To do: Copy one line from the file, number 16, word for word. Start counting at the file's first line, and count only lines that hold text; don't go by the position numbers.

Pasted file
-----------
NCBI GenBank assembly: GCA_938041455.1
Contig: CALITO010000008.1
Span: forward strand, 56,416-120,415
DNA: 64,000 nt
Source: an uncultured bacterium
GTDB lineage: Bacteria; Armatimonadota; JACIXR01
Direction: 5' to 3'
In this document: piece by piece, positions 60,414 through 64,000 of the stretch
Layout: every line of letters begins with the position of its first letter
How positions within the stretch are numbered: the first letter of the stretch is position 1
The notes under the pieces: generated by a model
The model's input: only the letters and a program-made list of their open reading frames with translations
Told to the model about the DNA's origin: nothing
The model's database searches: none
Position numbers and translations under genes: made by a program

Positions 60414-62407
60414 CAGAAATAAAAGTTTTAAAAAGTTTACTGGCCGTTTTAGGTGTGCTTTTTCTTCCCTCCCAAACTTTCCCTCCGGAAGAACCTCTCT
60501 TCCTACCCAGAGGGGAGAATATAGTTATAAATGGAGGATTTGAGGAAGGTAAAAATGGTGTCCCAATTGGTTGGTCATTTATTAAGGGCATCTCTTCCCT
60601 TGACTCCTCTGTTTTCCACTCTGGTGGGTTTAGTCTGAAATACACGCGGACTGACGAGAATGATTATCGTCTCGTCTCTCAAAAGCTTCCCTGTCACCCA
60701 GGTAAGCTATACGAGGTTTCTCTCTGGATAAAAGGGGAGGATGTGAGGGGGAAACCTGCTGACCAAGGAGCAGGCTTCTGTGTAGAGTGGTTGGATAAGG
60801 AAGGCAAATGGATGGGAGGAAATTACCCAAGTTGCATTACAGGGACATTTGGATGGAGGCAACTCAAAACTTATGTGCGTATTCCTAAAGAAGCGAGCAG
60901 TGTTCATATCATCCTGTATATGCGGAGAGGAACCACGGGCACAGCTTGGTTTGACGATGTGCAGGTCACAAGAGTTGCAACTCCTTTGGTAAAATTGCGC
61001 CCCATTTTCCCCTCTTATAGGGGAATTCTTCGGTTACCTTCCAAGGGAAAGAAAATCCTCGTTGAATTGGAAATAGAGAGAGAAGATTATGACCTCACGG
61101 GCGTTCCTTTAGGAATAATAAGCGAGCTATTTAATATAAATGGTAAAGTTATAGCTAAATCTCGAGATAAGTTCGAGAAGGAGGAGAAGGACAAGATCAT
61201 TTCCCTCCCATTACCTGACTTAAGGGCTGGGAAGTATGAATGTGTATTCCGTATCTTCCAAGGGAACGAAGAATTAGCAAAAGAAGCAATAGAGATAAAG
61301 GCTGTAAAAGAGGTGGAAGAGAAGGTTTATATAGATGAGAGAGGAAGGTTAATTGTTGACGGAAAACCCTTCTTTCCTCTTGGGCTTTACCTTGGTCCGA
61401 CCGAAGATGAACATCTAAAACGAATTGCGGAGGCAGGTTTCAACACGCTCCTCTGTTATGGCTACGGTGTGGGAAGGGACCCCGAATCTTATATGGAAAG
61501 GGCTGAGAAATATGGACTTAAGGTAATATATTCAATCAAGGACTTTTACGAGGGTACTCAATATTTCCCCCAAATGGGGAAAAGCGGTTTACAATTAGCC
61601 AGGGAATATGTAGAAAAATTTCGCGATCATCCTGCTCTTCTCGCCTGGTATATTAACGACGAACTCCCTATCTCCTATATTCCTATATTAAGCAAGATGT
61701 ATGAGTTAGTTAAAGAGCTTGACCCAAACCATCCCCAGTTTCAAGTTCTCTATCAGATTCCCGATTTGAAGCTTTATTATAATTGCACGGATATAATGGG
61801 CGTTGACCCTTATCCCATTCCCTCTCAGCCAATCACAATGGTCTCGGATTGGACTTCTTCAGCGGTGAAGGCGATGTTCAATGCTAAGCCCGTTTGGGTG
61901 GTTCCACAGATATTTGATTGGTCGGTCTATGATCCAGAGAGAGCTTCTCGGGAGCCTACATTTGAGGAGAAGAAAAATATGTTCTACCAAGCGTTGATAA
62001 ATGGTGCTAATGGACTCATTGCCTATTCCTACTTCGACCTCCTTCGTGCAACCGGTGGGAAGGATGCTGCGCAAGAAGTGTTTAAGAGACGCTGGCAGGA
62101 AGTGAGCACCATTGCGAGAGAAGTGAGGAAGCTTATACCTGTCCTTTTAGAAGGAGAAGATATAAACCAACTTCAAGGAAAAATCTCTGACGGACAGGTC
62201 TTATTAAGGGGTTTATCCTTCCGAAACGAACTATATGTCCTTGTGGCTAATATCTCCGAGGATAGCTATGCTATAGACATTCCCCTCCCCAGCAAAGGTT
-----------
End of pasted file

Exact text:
Positions 60414-62407